Woohoo – finally a critter that is not on the endangered list! In fact, they occur all over the world, at all depths and tend to live in such large colonies , often found at 220 individuals per square meter on some parts of the ocean floor.
These peculiar creatures look and act very much like slugs (yuck) but I am truly astounded by what I have found out about them. I shouldn’t be surprised really, every creature we’ve covered so far has had surprising hidden qualities making it a vital part of its own little eco system and therefore the planet in general. Sea cucumbers are certainly no exception.
Their biggest claim to fame and ecological importance is the fact that their poop plays a major part in keeping the habitat that they are living in, healthy. There are many different ways that their poop can help clean up different habitats and provide nutrients for marine life, as this article explains, but they are especially important for coral reefs.
Coral needs calcium carbonate for its skeleton to grow at an equal or better rate to the rate at which it is losing its skeleton (calcium carbonate) via erosion, pollution, natural causes etc. When the sea cucumber eats and digests sand, rubble and other things from around the reef, it produces calcium carbonate in its poop which the coral can then use to build itself up.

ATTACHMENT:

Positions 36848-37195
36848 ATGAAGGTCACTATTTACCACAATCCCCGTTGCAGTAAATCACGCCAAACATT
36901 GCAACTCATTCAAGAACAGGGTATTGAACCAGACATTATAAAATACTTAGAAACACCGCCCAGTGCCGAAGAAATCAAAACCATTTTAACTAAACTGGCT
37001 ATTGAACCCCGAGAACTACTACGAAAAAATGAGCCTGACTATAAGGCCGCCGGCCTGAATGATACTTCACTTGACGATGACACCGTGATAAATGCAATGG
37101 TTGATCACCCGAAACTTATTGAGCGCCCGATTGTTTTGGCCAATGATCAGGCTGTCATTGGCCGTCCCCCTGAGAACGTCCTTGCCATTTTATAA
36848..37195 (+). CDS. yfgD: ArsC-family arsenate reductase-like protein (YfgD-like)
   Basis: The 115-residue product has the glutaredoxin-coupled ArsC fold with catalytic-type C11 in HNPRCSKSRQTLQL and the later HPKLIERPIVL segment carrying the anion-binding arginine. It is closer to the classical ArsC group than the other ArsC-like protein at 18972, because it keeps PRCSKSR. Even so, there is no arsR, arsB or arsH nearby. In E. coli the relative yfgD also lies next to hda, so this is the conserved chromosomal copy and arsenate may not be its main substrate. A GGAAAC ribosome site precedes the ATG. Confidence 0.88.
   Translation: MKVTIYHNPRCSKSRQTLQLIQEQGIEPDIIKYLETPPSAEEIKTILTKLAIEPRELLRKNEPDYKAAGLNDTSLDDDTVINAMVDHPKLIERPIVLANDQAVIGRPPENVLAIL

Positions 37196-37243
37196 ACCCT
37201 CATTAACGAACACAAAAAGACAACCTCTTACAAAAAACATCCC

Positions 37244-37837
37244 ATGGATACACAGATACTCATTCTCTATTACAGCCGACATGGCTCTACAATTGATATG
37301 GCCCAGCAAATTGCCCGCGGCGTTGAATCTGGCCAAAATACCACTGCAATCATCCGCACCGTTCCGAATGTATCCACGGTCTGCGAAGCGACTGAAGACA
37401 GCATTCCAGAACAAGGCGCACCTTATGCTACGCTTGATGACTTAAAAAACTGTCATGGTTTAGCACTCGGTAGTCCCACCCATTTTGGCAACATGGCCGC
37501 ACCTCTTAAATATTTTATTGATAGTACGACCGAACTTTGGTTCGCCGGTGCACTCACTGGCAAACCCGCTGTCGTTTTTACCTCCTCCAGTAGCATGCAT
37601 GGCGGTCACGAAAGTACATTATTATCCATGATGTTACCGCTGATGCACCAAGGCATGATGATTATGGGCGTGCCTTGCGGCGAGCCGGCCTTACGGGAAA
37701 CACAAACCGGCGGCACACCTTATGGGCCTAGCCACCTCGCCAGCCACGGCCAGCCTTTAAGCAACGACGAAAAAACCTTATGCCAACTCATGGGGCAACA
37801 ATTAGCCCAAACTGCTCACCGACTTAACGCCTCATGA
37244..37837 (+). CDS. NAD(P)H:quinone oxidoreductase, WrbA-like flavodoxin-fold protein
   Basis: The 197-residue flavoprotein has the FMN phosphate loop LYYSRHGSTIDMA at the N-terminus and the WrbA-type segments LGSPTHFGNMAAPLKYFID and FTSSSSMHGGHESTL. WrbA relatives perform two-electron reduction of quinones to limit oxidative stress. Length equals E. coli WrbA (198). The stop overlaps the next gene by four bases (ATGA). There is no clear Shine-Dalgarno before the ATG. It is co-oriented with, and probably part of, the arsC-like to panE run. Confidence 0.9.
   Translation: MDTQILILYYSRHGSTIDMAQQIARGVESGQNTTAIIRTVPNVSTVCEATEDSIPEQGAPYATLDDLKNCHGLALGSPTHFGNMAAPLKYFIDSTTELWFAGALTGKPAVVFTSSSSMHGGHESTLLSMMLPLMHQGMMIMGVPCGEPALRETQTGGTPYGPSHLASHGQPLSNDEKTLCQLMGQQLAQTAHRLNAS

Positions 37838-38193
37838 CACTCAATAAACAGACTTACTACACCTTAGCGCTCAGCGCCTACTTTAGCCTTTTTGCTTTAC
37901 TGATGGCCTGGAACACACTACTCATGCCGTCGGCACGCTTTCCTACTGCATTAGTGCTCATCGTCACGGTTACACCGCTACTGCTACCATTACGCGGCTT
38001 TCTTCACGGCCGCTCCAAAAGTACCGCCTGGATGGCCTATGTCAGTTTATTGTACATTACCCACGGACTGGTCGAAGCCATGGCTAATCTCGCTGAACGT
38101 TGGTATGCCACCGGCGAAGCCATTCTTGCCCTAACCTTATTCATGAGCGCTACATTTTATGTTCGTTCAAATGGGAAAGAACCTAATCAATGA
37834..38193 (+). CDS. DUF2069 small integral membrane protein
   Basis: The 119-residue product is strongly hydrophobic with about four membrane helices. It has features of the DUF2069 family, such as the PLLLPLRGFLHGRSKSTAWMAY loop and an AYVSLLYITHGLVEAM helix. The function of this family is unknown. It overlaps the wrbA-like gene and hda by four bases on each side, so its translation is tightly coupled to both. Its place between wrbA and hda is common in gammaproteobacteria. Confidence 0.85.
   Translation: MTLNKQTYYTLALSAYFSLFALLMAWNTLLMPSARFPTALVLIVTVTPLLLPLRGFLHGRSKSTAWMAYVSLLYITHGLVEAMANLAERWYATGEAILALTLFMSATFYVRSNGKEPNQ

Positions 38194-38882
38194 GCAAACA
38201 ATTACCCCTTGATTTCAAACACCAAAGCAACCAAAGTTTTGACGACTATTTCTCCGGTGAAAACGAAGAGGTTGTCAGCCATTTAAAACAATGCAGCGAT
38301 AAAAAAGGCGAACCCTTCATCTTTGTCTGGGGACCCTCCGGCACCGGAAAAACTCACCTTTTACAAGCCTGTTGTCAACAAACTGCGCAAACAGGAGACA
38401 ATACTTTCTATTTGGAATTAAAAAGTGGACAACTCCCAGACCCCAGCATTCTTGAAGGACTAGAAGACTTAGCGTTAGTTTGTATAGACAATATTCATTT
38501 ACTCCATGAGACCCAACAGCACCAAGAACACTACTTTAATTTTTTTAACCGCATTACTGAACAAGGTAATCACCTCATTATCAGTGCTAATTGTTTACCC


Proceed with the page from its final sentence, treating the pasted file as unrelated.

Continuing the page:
In normal conditions, the ocean environment is neutral – neither acidic nor alkaline. Global warming is causing the ocean to become more acidic as it takes in more carbon dioxide from the atmosphere. Calcium carbonate is alkaline so it stands to reason that the more poop that sea cucumbers produce, the more alkalinity they could provide to control or buffer the increase in acidity which is causing disruptions in many aspects of marine life and especially affecting coral reef ecosystems.
Whilst wild sea cucumbers are still abundant, numbers have decreased significantly as they are a sought after delicacy in Asia with alleged medicinal and aphrodisiac properties as well. As they become more affordable in China, the demand has increased exponentially, resulting in it being difficult to ‘fish’ for them in easily accessible areas. As a result, sea cucumber aquaculture (farming) is now being successfully carried out in various locations around the world.
With a kilogram of sea cucumber being sold for hundreds, even thousands of dollars at their final point of sale, (it would appear I may be in the wrong job!) but what a fantastic opportunity for these communities.
I haven’t found anything yet to say that sea cucumbers are being farmed and utilised specifically for their potential coral reef and ocean saving properties but I hope there is a plan to do this at it does seem relatively fool – proof (?).
Well, I never! I would love to know if anybody already knew that about sea cucumbers – I for sure didn’t!